Spiders are raining from the sky in rare phenomenon

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Autumn is edging closer, which means the return of colder weather, darker nights, pumpkin-spiced lattes – and spiders.

Now, while September and October coincide with the mating season – making spiders more visible in and around the home – parts of San Francisco have been faced with a much larger issue.

Residents across San Francisco, San Jose, Danville and Gilroy have reportedly witnessed an influx of white spider webs floating and sticking to the ground. The webs are filled with baby spiders.

One local told the SF Chronicle that she saw the webs "all over" and that one even landed in her hand.

"They look almost like the fake spider web stuff that you buy at the Halloween store," she said. "It was very silky and sticky."


Does anyone know what this is? #spiderwebsfallingfromsky #websinsky

"What they are is strands of silk that spiderlings, baby spiders, use to disperse," Fred Larabee, an assistant professor of biology at San Jose State University told the outlet "To get away from where they’re originally born, they spin these silk strands and they get caught by the wind, which pulls the spiders to a new place to live, to new habitats, so they’re not competing with their siblings."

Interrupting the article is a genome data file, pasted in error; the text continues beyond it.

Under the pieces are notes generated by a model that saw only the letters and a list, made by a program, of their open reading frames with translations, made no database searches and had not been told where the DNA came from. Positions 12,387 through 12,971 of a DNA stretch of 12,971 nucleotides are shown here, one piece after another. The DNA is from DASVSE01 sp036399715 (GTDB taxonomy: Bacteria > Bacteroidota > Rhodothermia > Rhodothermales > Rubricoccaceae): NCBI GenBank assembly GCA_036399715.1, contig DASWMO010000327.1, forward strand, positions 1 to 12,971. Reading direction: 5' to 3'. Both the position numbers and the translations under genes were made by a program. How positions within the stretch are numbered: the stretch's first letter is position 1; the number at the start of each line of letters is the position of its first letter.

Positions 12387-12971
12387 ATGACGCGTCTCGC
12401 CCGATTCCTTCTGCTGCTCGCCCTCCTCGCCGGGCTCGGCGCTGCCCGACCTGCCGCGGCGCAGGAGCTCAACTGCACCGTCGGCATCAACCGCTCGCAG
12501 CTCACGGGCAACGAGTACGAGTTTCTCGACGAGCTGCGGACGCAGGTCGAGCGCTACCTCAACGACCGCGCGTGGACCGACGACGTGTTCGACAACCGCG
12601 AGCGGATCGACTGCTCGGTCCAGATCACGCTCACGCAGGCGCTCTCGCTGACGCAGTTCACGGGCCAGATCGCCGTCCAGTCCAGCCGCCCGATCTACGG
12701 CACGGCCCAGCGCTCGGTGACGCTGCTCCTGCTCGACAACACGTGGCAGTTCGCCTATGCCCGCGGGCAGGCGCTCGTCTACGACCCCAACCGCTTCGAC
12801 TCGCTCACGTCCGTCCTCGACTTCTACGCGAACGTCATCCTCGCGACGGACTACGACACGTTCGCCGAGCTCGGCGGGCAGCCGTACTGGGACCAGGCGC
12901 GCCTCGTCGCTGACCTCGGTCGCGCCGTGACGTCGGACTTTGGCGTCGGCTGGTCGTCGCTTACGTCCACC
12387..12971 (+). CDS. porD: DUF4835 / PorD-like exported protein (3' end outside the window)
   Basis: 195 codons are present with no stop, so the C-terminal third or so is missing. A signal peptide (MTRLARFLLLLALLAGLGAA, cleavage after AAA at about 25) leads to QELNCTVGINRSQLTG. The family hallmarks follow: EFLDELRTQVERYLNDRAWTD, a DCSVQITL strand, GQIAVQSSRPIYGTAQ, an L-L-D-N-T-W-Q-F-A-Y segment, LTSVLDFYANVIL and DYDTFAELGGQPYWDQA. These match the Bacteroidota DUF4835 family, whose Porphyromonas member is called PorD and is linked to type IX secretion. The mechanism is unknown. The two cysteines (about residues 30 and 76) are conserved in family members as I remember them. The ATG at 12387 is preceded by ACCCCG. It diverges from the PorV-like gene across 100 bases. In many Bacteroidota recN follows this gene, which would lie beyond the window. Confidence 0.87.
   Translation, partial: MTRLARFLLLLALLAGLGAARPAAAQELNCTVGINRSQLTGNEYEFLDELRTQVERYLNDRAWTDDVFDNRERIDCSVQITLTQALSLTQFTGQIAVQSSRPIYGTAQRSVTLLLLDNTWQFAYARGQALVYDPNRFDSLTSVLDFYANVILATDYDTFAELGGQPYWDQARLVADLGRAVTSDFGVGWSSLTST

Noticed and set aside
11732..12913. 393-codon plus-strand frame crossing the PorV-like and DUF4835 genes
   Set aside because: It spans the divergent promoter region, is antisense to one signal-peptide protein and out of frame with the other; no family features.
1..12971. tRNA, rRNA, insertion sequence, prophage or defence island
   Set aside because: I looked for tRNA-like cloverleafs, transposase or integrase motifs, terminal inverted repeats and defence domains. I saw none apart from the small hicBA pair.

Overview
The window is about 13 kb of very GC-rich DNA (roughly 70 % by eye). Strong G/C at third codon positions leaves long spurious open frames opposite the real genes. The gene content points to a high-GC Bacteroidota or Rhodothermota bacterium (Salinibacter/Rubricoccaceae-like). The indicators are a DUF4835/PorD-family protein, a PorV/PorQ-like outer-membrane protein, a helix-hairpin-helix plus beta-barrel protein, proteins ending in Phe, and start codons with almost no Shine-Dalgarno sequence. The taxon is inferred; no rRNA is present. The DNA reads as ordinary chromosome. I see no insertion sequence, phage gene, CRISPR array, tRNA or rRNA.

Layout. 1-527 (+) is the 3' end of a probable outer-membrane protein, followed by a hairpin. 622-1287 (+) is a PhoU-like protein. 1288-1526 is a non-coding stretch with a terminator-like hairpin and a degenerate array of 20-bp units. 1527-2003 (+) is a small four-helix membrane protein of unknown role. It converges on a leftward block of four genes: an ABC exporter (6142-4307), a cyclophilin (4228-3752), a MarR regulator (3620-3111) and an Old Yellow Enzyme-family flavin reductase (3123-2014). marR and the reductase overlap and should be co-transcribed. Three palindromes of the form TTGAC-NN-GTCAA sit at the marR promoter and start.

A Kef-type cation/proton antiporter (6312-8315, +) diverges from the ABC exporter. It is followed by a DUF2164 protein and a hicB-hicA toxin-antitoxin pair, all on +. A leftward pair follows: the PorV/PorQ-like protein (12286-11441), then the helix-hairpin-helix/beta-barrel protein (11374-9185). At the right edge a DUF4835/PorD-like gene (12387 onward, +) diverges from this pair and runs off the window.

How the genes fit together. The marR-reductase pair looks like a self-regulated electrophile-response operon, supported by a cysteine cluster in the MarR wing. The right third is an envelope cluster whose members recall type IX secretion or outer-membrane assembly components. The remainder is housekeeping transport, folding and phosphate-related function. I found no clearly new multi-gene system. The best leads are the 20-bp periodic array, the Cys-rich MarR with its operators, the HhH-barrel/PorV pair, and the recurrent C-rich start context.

He went on to explain that this is happening because spiders ride individual threads until they land and find their new home.

During this process, the threads can clump with other threads to make a cluster – similar to the reported sightings.

"It’s a great opportunity to learn more about spiders," Larabee said. "It gives the public an opportunity to see some really cool biology that maybe they wouldn’t otherwise."

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